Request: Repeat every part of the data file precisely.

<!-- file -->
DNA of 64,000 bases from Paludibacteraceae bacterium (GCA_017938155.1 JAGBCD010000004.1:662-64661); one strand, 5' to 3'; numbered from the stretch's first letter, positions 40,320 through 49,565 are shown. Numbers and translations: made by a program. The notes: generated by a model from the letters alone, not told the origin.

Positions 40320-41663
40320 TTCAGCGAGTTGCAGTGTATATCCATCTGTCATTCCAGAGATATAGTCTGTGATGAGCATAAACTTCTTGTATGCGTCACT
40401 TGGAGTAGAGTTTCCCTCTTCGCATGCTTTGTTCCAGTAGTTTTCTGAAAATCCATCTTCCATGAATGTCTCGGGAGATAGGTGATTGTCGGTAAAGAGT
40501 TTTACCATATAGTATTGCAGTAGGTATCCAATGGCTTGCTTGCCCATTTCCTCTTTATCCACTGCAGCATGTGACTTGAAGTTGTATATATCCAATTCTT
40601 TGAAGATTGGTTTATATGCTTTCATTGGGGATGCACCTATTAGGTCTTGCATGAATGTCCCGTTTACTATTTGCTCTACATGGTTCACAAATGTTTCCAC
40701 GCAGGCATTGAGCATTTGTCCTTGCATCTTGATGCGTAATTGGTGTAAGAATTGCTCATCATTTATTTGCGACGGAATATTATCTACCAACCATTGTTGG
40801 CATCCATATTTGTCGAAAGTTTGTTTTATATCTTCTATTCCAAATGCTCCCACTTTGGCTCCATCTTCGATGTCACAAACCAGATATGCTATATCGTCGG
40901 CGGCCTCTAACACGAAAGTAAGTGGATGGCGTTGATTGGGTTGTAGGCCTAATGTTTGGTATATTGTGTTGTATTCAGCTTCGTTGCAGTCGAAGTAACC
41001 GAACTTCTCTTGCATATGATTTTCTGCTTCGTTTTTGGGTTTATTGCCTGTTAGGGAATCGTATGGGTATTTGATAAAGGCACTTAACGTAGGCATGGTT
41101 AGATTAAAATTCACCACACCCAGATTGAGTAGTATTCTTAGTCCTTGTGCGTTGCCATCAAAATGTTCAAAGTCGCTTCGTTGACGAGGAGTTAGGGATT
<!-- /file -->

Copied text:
DNA of 64,000 bases from Paludibacteraceae bacterium (GCA_017938155.1 JAGBCD010000004.1:662-64661); one strand, 5' to 3'; numbered from the stretch's first letter, positions 40,320 through 49,565 are shown. Numbers and translations: made by a program. The notes: generated by a model from the letters alone, not told the origin.

Positions 40320-41663
40320 TTCAGCGAGTTGCAGTGTATATCCATCTGTCATTCCAGAGATATAGTCTGTGATGAGCATAAACTTCTTGTATGCGTCACT
40401 TGGAGTAGAGTTTCCCTCTTCGCATGCTTTGTTCCAGTAGTTTTCTGAAAATCCATCTTCCATGAATGTCTCGGGAGATAGGTGATTGTCGGTAAAGAGT
40501 TTTACCATATAGTATTGCAGTAGGTATCCAATGGCTTGCTTGCCCATTTCCTCTTTATCCACTGCAGCATGTGACTTGAAGTTGTATATATCCAATTCTT
40601 TGAAGATTGGTTTATATGCTTTCATTGGGGATGCACCTATTAGGTCTTGCATGAATGTCCCGTTTACTATTTGCTCTACATGGTTCACAAATGTTTCCAC
40701 GCAGGCATTGAGCATTTGTCCTTGCATCTTGATGCGTAATTGGTGTAAGAATTGCTCATCATTTATTTGCGACGGAATATTATCTACCAACCATTGTTGG
40801 CATCCATATTTGTCGAAAGTTTGTTTTATATCTTCTATTCCAAATGCTCCCACTTTGGCTCCATCTTCGATGTCACAAACCAGATATGCTATATCGTCGG
40901 CGGCCTCTAACACGAAAGTAAGTGGATGGCGTTGATTGGGTTGTAGGCCTAATGTTTGGTATATTGTGTTGTATTCAGCTTCGTTGCAGTCGAAGTAACC
41001 GAACTTCTCTTGCATATGATTTTCTGCTTCGTTTTTGGGTTTATTGCCTGTTAGGGAATCGTATGGGTATTTGATAAAGGCACTTAACGTAGGCATGGTT
41101 AGATTAAAATTCACCACACCCAGATTGAGTAGTATTCTTAGTCCTTGTGCGTTGCCATCAAAATGTTCAAAGTCGCTTCGTTGACGAGGAGTTAGGGATT